All-American Rejects a good choice for nostalgic WILD
Social Programming Board’s dirty little secret is out: the All-American Rejects will be playing Brookings Quadrangle next month.
I don’t know about anyone else, but my middle school dreams are coming true. When the All-American Rejects first gained popularity in 2003, most of us were still in grade school. By the time they released the album that spawned “Dirty Little Secret,” “Move Along” and “It Ends Tonight,” we were starting to develop our individual music tastes. When “Gives You Hell” would not stop playing on our moms’ car radios, America’s teenagers faithfully memorized the lyrics to sing after our first breakups.
The headliners of the last five years have primarily been rappers, electronic duos or DJs. In other words, it has been quite a while since a good, old-fashioned drum set has graced the Brookings stage. The announcement of a real rock band—and one engrained in popular culture, to boot— has registered very positively with students.
“I listened to the All-American Rejects from the time I was approximately eight years old until approximately now,” freshman Helen Fox laughed. “They remind me of shaking my booty to ‘Move Along,’ just weeks ago.”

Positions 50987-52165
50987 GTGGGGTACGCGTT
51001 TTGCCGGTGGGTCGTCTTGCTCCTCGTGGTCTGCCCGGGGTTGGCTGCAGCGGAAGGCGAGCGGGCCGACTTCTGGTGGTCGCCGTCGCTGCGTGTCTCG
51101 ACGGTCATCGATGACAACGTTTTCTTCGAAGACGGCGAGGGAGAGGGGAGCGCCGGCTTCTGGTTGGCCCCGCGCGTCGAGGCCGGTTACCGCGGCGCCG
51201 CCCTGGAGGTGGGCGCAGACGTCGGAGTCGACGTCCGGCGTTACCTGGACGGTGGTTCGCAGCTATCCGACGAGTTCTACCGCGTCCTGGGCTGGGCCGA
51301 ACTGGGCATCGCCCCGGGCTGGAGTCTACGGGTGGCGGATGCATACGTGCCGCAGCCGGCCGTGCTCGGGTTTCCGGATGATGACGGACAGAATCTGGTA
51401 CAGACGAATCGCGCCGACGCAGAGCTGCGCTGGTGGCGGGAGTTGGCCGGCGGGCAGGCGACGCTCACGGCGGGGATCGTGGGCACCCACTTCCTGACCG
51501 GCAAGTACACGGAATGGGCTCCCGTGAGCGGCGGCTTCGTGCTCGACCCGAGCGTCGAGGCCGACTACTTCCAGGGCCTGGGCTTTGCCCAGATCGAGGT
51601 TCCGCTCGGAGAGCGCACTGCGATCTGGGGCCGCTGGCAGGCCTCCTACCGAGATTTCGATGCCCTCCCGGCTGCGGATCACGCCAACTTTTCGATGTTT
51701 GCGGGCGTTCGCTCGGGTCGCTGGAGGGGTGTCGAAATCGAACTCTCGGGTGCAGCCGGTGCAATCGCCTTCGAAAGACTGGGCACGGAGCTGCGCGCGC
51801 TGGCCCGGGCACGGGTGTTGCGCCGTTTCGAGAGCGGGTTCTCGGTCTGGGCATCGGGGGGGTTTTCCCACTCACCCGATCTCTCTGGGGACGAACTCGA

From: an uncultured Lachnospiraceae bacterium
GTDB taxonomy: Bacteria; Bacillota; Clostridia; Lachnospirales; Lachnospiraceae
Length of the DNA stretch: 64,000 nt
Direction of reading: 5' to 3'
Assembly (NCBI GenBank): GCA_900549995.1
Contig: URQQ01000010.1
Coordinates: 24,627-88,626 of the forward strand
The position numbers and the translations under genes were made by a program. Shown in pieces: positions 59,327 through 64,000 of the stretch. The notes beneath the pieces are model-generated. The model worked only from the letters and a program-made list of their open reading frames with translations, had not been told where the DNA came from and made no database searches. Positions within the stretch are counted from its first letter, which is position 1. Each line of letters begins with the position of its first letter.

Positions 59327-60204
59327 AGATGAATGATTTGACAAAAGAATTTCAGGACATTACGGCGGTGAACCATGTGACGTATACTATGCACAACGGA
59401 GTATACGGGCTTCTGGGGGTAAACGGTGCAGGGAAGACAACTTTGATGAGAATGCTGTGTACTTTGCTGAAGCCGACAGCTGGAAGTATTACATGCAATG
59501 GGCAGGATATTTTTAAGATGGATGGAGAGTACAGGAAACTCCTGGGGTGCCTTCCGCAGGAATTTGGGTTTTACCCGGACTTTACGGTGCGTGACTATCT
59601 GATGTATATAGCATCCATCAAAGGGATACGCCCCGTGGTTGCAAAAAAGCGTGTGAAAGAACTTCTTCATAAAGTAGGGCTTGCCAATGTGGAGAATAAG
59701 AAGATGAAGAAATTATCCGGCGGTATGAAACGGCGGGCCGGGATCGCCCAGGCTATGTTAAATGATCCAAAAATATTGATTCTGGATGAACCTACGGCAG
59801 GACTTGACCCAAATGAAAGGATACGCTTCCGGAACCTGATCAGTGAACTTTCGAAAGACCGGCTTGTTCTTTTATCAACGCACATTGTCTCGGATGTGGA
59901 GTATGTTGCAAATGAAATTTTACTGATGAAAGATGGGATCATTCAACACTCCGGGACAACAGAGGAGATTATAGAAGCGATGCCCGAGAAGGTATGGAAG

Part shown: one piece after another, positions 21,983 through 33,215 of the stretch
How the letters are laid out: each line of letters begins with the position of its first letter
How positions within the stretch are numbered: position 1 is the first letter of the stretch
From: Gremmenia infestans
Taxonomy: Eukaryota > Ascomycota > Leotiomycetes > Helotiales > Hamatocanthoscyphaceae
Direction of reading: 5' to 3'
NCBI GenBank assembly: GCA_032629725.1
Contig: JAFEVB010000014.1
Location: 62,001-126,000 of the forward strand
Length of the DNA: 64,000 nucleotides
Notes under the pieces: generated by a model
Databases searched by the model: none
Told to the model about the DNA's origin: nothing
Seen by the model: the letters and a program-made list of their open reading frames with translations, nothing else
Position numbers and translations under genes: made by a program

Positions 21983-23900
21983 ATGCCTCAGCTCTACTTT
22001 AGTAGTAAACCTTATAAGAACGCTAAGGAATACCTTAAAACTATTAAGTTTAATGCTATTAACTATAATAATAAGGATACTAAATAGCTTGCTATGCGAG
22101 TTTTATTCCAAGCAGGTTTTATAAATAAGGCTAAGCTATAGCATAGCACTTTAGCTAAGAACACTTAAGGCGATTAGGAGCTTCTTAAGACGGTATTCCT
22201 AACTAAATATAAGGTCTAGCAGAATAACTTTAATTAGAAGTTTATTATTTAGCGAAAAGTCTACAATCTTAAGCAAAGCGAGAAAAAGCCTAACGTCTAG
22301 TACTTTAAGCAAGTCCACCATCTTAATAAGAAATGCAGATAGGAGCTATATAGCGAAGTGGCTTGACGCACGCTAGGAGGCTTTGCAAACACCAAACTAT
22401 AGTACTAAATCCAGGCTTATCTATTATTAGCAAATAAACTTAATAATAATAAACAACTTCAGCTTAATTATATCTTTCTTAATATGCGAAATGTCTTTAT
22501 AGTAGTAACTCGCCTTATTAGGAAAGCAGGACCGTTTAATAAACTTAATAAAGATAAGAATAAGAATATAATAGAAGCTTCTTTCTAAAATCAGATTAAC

And while the nostalgia factor is certainly high, other students are just glad they’ve heard songs from the headliner before.
“I did not know any songs from the fall WILD artist, and [I] am a lot more excited to sing along this time,” freshman Gianna Finz commented.
The All-American Rejects’ latest studio album was back in 2012, and though the band has written some new material in the four year interim, they know to stick to the oldies. Looking at the handful of gigs the band officially played in 2015, the favorites are always in the set-list. So don’t worry, you will get to yell, “When you see my face/hope it gives you hell!” in the general direction of anyone you want.
And if an early 2000s garage band isn’t your style? Don’t worry; the Knocks will be playing the traditional EDM set-list to warm up the crowd. Relatively new, young and known for remixes and DJ sets, the duo is perfect for those who just want the WILD dance party experience. Besides, the mixture of musical styles helps keep WILD from getting stale—giving students options is one of the best ways Social Programming Board ensures people end up making it to Brookings Quadrangle.
So get excited for Friday, April 29. Tell the last classes of the semester to move along (last pun, I promise), and go relive your middle school music choices. It might be the first WILD in a long time at which people lose their voices screaming along.